Given the growing popularity of the condominium market in Massachusetts and an awareness of not wanting to repeat the mistakes of the past, the Massachusetts Supreme Judicial Court (SJC) recently issued a ruling giving condominium associations the power to more easily collect withheld and overdue monthly condominium fees. Specifically, in Drummer Boy Homes Association, Inc. v. Britton, et al, the SJC held that condominium associations can file for multiple and successive super-priority liens, pursuant to G.L.c. 183A, §6, that take precedence over the first mortgage for up to six months of unpaid fees.

The SJC’s holding largely rests on the Court’s interpretation of the legislative intent behind the statutory scheme encompassing G. L. c. 183A, § 6. The Court held that, “our interpretation of G. L. c. 183A, § 6, is consistent with the Legislature’s long-standing interest in improving the governance of condominiums and strengthening the ability of organizations of unit owners to collect common expenses, thereby avoiding a reemergence of the serious public emergency that developed in the early 1990s.”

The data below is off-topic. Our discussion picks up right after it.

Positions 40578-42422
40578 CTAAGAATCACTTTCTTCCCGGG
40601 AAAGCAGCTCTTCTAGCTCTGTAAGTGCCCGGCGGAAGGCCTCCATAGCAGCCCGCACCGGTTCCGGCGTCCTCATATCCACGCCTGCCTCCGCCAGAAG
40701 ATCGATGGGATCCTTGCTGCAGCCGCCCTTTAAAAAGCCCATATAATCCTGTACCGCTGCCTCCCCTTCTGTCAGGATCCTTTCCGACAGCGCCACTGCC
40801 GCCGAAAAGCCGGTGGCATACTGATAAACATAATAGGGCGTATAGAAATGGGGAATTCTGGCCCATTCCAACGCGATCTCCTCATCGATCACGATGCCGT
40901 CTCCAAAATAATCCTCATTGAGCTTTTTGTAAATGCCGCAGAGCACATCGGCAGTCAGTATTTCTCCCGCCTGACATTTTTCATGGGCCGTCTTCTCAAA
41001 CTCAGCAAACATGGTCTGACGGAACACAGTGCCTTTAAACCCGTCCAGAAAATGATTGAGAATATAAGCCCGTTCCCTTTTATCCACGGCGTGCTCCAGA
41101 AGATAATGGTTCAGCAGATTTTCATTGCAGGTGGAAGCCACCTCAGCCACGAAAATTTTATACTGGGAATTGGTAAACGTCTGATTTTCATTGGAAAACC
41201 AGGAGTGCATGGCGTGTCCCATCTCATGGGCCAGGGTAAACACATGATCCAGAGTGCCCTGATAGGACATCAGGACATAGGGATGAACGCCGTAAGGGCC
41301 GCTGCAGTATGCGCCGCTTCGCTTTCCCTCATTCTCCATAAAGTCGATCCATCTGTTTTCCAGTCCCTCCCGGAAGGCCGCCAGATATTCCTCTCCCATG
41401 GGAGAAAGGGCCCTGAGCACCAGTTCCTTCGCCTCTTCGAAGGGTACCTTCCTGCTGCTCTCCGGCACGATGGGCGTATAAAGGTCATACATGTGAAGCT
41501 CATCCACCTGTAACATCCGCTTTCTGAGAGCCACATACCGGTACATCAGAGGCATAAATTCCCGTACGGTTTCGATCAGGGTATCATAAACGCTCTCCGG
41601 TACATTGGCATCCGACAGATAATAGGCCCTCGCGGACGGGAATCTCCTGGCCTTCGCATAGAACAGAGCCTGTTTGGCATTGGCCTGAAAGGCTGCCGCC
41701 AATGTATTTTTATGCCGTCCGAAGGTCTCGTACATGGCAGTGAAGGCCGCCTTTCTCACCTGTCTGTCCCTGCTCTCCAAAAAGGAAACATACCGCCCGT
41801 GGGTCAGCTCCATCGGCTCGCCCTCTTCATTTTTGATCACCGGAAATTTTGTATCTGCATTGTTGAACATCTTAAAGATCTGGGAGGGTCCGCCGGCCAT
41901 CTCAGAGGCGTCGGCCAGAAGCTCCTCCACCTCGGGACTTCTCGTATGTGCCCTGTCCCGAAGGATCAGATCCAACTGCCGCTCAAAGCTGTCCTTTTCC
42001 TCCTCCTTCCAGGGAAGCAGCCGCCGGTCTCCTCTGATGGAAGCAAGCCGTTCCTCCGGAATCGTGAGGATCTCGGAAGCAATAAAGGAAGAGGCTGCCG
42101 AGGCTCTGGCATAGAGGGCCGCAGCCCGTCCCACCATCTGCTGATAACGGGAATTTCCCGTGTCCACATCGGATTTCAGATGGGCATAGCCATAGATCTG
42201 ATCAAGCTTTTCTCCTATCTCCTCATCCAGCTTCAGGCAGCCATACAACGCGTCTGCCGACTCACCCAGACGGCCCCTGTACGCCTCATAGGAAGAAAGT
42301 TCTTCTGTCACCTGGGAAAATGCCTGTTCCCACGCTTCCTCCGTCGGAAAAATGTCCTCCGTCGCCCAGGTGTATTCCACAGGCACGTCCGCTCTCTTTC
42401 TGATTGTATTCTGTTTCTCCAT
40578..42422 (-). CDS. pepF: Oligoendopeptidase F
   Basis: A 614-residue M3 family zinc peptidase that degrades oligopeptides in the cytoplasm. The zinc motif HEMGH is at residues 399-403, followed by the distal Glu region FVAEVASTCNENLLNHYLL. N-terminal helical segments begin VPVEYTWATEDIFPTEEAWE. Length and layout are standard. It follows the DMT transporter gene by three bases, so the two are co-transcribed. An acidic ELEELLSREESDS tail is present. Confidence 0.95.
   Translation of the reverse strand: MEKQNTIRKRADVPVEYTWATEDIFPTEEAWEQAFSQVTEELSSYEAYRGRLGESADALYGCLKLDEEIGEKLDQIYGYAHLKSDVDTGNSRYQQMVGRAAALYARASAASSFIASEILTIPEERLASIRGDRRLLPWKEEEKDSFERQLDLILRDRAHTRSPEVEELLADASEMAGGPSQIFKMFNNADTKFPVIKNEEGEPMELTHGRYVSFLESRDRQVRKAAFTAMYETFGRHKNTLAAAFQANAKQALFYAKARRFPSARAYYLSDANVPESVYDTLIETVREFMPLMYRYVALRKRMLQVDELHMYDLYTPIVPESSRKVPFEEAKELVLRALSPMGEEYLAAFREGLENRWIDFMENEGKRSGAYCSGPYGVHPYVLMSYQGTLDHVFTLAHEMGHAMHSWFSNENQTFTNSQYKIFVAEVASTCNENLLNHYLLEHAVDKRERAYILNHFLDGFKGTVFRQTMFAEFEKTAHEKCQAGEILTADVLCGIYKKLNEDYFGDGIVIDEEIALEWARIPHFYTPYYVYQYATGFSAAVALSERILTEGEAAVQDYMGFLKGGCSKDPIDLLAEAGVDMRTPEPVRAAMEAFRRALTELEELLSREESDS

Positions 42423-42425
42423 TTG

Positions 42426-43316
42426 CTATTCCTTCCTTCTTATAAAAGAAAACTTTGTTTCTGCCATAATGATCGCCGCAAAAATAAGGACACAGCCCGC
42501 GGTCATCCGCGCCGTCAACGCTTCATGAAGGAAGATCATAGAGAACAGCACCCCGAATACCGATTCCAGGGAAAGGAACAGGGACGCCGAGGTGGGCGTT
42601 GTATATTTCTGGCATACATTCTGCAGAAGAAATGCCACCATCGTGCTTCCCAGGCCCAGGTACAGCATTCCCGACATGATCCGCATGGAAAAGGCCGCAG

This ruling effectively shifts the incentives of the interested parties in a manner to ensure that condominium associations are properly funded. Where previously the first mortgage holder had little to no incentive to get involved in association fee disputes, as their priority was never at risk, now this ruling shifts the incentives of the parties to align with that of the individual condominium community and condominium industry more generally. By allowing a scheme whereby the first mortgage holder’s priority can be jeopardized by a condominium association’s rolling super-priority lien, the SJC’s holding effectively incentivizes the first mortgage holder to take its own action against an owner who is withholding condominium fees in order to produce such fees and protect that first mortgage holder’s priority status.Proponents of this ruling argue that it prioritizes the long-term stability of the condominium industry in Massachusetts by making it easier for condominium associations to collect the fees necessary for the maintenance and upkeep of condominium communities.